- Publication date
- 27 March 2014
- Scientific Committee on Consumer Safety (SCCS)
WG on Cosmetic Ingredients
SCCS members: U. Bernauer, P.J. Coenraads, G. Degen, M. Dusinska, D. Gawkrodger, W. Lilienblum, A. Luch, E. Nielsen, T. Platzek, S.C. Rastogi (chairman), Ch. Rousselle, J. van Benthem
External experts: V. Rogiers, T. Sanner, I.R. White (rapporteur)
On request from: European Commission
SCCS Number: SCCS/1521/14
Adopted on: 27 March 2014
Conclusion of the opinion:
1. On the basis of the new evidence in relation to sensitising potential, does the SCCS consider Methylisothiazolinone (MI) still safe for consumers, when used as a preservative in cosmetic products up to concentration limit of 100 ppm? If no, it is asked for the SCCS to revise this concentration limit on the basis of information provided.
Current clinical data indicate that 100 ppm MI in cosmetic products is not safe for the consumer. For leave-on cosmetic products (including ‘wet wipes’), no safe concentrations of MI for induction of contact allergy or elicitation have been adequately demonstrated. For rinse-off cosmetic products, a concentration of 15 ppm (0.0015%) MI is considered safe for the consumer from the view of induction of contact allergy. However, no information is available on elicitation.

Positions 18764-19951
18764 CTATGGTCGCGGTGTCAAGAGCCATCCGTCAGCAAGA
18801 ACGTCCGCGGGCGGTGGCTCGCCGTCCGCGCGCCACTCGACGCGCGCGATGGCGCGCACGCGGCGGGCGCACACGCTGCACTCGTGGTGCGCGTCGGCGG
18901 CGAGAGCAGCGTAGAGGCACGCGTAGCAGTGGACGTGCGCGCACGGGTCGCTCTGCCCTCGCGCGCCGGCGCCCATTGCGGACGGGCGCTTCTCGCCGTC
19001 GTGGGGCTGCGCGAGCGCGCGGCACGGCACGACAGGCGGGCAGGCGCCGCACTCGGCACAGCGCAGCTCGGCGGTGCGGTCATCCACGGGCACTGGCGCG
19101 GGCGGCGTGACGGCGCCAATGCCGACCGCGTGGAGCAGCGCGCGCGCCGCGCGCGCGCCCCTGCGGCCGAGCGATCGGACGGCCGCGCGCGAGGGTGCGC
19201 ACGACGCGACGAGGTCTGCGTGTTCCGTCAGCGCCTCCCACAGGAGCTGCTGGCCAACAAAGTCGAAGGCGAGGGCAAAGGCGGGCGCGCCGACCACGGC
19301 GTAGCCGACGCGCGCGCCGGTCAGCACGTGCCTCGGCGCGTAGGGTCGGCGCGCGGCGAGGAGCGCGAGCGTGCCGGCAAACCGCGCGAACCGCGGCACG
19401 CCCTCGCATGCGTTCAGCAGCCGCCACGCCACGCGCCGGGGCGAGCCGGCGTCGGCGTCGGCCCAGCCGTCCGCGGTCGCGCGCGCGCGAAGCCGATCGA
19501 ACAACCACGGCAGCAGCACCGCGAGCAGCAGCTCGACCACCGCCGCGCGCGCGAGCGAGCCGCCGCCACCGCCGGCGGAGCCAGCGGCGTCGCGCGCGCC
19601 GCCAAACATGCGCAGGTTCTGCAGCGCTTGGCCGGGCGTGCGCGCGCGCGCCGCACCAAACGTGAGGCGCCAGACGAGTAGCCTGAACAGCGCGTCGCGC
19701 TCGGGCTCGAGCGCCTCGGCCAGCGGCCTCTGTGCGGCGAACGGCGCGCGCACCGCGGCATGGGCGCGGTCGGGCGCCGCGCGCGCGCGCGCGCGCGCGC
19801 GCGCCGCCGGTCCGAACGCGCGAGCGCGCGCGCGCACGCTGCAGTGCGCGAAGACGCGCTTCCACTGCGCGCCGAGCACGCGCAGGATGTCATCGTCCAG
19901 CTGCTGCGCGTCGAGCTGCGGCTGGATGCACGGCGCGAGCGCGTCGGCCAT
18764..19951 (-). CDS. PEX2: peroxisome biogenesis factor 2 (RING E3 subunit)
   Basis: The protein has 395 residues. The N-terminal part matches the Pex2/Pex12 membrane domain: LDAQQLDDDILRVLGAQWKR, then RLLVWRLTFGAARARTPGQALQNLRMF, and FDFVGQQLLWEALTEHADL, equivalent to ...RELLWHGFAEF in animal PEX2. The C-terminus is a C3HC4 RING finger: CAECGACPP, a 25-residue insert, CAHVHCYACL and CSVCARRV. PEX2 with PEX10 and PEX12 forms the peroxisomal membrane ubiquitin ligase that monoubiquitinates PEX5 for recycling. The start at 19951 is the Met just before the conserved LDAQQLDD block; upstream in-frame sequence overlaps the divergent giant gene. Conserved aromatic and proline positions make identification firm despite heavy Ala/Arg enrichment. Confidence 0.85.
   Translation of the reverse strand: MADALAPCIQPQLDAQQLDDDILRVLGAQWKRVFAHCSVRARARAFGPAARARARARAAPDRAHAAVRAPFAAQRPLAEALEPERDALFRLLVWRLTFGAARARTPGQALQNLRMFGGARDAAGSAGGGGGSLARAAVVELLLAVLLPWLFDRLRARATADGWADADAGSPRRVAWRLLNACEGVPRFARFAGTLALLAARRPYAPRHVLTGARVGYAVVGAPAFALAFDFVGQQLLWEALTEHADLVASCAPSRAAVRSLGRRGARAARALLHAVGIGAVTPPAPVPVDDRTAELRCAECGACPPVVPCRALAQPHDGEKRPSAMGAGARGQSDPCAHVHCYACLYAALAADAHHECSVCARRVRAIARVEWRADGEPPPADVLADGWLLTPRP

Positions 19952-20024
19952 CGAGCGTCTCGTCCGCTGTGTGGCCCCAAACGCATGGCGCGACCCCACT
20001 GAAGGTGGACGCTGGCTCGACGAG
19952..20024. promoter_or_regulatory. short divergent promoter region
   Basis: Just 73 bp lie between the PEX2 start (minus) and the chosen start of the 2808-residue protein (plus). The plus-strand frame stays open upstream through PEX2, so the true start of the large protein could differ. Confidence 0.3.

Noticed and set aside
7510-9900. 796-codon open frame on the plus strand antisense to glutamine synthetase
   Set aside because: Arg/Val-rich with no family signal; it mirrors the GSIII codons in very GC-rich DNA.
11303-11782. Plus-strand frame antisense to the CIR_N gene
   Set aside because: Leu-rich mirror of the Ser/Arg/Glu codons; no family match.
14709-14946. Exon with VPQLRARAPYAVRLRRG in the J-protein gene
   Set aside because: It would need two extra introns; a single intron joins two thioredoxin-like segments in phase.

2. Does the SCCS have any further scientific concerns with regard to the use of Methylisothiazolinone (MI) in cosmetic products?
MI should not be used as an addition to a cosmetic product already containing MCI/MI. More frequent review of data (than suggested in SCCS/1482/12) to monitor sensitisation frequencies of MI and related isothiazolinone preservatives is recommended. This permits trends in consumers’ sensitisation to be observed and timely intervention to be taken. Information on the actual concentration of MI present in individual cosmetic products will allow future evaluation of safe concentrations. Labelling is only helpful to a consumer who has a known (established by diagnostic patch test investigations) allergy. It is unknown what proportion of the general population is now sensitized to MI and has not been confirmed as sensitized. Since MI is widely used in other consumer products (eg. detergents, paints), exposures from such sources should also be assessed. Consumers cannot find information on the presence of MI in products except in cosmetics and household detergents because, as yet, there is no harmonised classification of MI as a skin sensitizer. The risk for skin sensitisation by MI is at least equivalent to that of other substances which have received a harmonised classification according to the CLP Regulation.
SCCS, scientific opinion, cosmetic ingredients, methylisothiazolinone, MI, Regulation 1223/2009, contact allergy, epidemic, CAS no. 2682-20-4, EC 220-239-6
Opinion to be cited as:
SCCS (Scientific Committee on Consumer Safety), Opinion on Methylisothiazolinone (P94) – Submission II, 12 December 2013, SCCS/1521/13, revision of 27 March 2014.